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The steps needed to deliver a low-carbon country


The Scottish Budget offers a clear and tangible test of how the Scottish Government plans to secure the benefits of a low carbon economy. We can ask, does the budget match the Governments climate action plan, does it commit to a low carbon economy and does it attempt to mitigate the impact of changes to UK funding programmes? Unfortunately, and despite the clear statements from the Scottish Government that achieving the benefits of Scotland’s climate ambitions requires greater policy effort and new political commitments, the budget for 2015-16 offers little that is new.

Over the past few months WWF Scotland has proposed a number of changes that not only cut emissions but also improve household income, tackle fuel poverty and help reduce the burden on our health system. In particular we have highlighted the value of: increased funding to help improve households’ energy efficiency and the establishment of improved household energy efficiency as one of the Scottish Government’s big infrastructure priorities; new funding schemes to support the development of district heating systems; and more funding to increase cycling and walking in Scotland.

Cyclists in town ©iStockCyclists in town ©iStock

Funding for improving the energy efficiency of Scotland’s housing stock should be a priority for any Government that wishes to tackle inequality; support job creation and reduce the burden on our health service. Yet we know that one year off from the Scottish Parliament’s fuel poverty target date there are over 900,000 households in fuel poverty this winter.

The Royal College of Nursing in Scotland has argued that making Scotland’s houses more energy efficient would reduce illnesses related to damp, cold homes and help reduce the seasonal increase in the number of people – up to 2,000 – who die each winter in Scotland. This view is supported by the Fuel Poverty Advisory Group for England, which showed that for every £1 spent on fuel poverty, 42p is saved by the NHS. At the same time research by Consumer Focus Scotland has shown that tackling fuel poverty through improved home energy efficiency would cut household fuel bills, by an average of £505 in treated households and create almost 9,000 jobs by 2027.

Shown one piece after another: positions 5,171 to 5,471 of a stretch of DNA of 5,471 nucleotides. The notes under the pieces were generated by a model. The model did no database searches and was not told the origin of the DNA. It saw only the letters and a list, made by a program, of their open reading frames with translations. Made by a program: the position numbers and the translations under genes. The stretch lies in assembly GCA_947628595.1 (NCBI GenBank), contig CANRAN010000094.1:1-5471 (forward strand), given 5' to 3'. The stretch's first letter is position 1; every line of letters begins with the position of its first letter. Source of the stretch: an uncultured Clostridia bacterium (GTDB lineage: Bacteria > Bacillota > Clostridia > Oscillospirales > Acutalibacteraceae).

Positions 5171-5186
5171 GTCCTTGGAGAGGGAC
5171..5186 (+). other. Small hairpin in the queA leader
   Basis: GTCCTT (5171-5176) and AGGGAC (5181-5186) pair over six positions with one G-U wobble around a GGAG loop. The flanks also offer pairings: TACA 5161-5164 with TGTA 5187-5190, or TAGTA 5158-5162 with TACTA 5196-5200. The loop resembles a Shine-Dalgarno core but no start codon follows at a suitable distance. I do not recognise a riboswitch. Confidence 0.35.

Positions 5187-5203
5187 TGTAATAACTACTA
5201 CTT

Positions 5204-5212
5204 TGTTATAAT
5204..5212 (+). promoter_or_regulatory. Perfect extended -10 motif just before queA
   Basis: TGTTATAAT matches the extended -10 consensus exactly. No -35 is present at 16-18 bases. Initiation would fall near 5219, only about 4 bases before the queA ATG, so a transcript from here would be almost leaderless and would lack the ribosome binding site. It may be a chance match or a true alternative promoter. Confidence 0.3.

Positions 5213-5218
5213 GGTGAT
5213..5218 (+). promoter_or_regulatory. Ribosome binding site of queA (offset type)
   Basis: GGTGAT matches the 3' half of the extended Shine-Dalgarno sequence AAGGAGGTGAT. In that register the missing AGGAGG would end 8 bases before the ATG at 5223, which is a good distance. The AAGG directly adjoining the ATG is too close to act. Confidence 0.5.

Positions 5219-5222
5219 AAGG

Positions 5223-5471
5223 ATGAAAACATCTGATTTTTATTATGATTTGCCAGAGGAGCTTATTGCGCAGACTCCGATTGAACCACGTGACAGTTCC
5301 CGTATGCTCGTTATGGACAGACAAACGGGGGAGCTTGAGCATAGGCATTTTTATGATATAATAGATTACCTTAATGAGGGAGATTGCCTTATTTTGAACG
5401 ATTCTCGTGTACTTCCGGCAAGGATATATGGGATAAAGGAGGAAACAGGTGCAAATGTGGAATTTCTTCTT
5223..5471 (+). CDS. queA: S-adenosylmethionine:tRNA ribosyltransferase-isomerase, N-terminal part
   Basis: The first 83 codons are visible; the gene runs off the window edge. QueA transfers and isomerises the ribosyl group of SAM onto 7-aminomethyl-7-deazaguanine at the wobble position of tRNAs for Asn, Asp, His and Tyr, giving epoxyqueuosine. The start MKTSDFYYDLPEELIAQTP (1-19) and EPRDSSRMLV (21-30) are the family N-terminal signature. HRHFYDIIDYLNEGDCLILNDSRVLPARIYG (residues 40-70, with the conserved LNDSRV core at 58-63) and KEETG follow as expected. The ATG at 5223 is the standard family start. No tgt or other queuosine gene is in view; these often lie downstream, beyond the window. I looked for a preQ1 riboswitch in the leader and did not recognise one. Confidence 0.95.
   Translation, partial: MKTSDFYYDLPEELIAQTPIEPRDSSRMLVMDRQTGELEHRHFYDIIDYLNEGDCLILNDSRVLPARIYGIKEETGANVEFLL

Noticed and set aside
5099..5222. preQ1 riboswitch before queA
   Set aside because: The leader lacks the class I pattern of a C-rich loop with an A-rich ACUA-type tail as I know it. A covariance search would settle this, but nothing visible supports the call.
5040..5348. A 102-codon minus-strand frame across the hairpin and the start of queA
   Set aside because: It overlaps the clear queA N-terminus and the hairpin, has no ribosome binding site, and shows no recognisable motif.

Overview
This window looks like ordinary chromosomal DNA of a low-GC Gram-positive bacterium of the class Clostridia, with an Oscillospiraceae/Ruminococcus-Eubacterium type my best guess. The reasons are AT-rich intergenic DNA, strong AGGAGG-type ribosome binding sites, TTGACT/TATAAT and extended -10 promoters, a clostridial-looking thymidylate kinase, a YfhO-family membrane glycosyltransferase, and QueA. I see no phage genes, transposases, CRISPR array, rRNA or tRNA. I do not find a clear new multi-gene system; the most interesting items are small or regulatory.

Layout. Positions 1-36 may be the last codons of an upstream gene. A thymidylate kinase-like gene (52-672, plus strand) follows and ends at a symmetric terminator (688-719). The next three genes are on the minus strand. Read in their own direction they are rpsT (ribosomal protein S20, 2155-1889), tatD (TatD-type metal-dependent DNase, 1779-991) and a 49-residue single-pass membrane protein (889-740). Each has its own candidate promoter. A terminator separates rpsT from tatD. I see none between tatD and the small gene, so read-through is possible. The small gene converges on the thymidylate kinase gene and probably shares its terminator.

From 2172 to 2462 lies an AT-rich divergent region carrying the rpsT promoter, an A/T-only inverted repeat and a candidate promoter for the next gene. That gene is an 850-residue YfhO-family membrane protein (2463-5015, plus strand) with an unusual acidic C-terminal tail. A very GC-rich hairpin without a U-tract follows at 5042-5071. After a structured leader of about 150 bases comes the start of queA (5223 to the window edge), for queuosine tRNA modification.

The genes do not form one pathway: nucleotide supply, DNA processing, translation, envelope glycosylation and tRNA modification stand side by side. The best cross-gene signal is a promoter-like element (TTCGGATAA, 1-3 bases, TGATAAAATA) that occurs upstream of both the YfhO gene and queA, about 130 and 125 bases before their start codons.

The case for increasing support to improve our housing stock is further strengthened by the strong climate change argument for action. The UK Committee on Climate Change has said that “substantial additional policy effort by the Scottish Government will be necessary if it is to achieve its insulation and fuel poverty targets” and the Scottish Government’s own climate plan requires a 70% increase in emissions savings from its energy efficiency programme in the coming year.

It’s clear that increasing the energy efficiency budget would be a win-win-win for the economy, health and the environment. Yet the draft budget for 2015/16 offers no change from the funding allocation from last year.

Heat map of house ©EXHAHeat map of house ©EXHA

It’s been great to hear MSPs raising these points as the Scottish Parliament has considered the draft budget and it is encouraging to hear the Finance Secretary John Swinney, say that he would ‘consider seriously’ the case for increase support for energy efficiency. We hope this statement leads to significant changes to the draft budget.

2015 will be a year of climate action, countries across the world have committed to setting their own climate targets in the run up to the UN Conference in Paris in December. In the run up to Paris, Scotland has the opportunity to tell a powerful story of how climate ambition can be turned into policy action that delivers a strong economy, tackles inequality and creates opportunities for innovation and investment. But if we are to tell that story we need to be able to look beyond the positive renewables sector and point to homes that have been retrofitted, the growth of low carbon, affordable heating and a sustainable transport system. The Scottish Government should use this budget as an opportunity to write the next chapter in our story of a low carbon Scotland.

Do you agree more funding is needed to improve energy efficiency?  Leave us a comment.

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